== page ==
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Explore the wonderful city of Riga and learn about Jewish history and sights on this private exclusive tour.
This spectacular river embankment is a great place to enjoy an afternoon walk. The Western bank of the river has contemporary buildings, including the elegant wave of the National Library. The Eastern bank has the Old town buildings, including the Town Hall square with the House of the Blackheads. The significant landmark of the embankment is the statue of St. Christopher, hidden in the glass box, which is a famous lucky charm of the town.
House of the Blackheads is an impressive colorful structure on the Town Hall square. It belonged to the society of merchants and ship owners, formed in the 15th century in the Baltics. The current exterior of the building dates back to the middle of the 17th century.
The Latvian National Opera building is home to the National Opera company, which also includes the National Ballet, Chorus, and Orchestra. Formerly the German theater, the building is the 1883 post-fire reconstruction of the 1863 structure. The locating for the opera was determined during the grand new city planning in 1860th when Riga changed its status from the fort at the Russian border to the local, regional center. The old fort's walls were turned down, giving way to the wide streets and beautiful buildings.
Old Town of Riga is famous for its cathedrals, old buildings, churches. Take a walk through the labyrinth of the narrow brick streets, enjoying the colorful buildings, little shops, and delicious restaurants. See the famous Dome square and cathedral, Castle with the Castle square, Town Hall, house of the Blackheads, and others.
The Cat House is the most distinct building of the Old Riga with the two statues of the angry-looking cats on the top of the building's towers. There are lots of legends about the origin of these symbols, and historians still debate about the true one. And the cats are watching the city from the tower tops.
The current castle dates back to 1515. It was the Livonian order residence, currently occupied by the president of Latvia. The castle is an impressive structure with the white walls, massive towers, and a red roof. After the 2013 fire, the castle is closed for renovation till the end of 2018.
The cathedral is one of the most recognizable landmarks in Latvia and is featured in or the subject of paintings, photographs, and television travelogues. Like all of the ancient churches of the city, it is known for its weathercock on the top. It was built in 1211 on the high Daugava bank. The cathedral has the 2nd largest organ in Latvia. You can visit the regular organ concerts in the cathedral.
A Roland statue is a statue of a knight with a drawn sword, signifying the town privileges of a medieval city, often associated with the Hanseatic Trade League. It's placed it the heart of the old town. Roland was respected as a patron of the trade; people came to his statue, seeking health, fortune, wealth.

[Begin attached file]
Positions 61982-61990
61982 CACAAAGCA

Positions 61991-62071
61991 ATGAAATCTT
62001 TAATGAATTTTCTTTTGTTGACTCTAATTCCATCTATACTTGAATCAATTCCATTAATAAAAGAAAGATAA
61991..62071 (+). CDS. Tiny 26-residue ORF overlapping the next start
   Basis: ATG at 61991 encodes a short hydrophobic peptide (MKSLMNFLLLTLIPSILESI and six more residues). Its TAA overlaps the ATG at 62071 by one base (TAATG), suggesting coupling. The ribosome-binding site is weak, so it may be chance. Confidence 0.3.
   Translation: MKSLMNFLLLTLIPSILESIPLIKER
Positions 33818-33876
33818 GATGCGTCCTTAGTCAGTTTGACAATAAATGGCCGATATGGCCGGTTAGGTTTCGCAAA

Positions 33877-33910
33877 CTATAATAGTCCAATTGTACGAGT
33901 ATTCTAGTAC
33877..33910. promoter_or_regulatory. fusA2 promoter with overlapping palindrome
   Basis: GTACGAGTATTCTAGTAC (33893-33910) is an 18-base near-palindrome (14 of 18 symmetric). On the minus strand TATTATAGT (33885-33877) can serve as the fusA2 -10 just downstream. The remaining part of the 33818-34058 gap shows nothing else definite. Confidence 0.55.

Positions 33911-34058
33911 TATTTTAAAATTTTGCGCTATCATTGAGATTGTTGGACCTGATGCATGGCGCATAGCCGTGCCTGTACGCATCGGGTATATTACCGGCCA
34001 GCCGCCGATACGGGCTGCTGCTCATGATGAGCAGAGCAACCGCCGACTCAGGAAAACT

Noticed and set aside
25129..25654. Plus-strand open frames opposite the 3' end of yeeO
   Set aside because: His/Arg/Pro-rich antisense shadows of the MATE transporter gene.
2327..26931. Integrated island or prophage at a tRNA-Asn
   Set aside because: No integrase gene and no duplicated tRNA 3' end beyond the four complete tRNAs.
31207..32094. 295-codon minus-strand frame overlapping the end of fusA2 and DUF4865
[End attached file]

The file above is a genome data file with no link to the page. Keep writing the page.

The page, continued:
The Three Brothers introduce us to the traditional architecture of the medieval Riga. These are the oldest residential complex in the city. The White brother with the gothic steps on the roof is the oldest one with the unique stone benches at the door. The Middle brother is also middle of age. It features the Dutch architectural Mannerism with elegant window tops and an unusual roof. The Green brother is the youngest. It features the strict but charming early baroque with the traditional Gable. The name was inspired by the "3 sisters" in Tallinn, which are the similar old buildings, standing next to each other.
The subtle but elegant northern art nouveau can be seen on many streets or Riga, with most buildings created by Konstantīns Pēkšēns, local architect. The quarter between Albert, Strēlnieku, Antonijas, and Dzirnavu streets is famous for the most elegant art nouveau structures, where every next building is more impressive. The art nouveau museum is located right there, in the former apartment of Konstantīns Pēkšēns. It can be recognized from far away by the tall tower above the front of the house. The museum features the stunning room interiors, and its spiral staircase is one of the most impressive in all Europe.
The Riga Ghetto and Holocaust museum is a courtyard between Maskavas and Krasta streets. Its main feature is an ominously long wall covered with the names of victims of the Holocaust in Latvia. You can also look at Nazi propaganda, horrifying photos of tortured bodies, stills of ghetto life, and grainy black and whites of old synagogues across the country, most of which no longer exist. There is also a little wooden house, like many other houses in Ghetto. Inside are the cubes that tell the stories of people who were murdered in WW2 times.
Driving along the scenic Daugava riverbank, admire the medieval heart of Riga, the Old Town. Take a picturesque stroll through the magnificent squares and medieval streets of this Hanseatic merchants town. On your way, you will also see the Town Hall and the House of Blackheads.
Next on the route is the Synagogue - a unique building with a fascinating history to discover right in the town's middle.
Leaving the city center behind, you will now head to discover a period in time where the most beautiful houses in Riga were built in the art nouveau style. The Art Nouveau Museum exhibits the best of it in a charming and inviting way.
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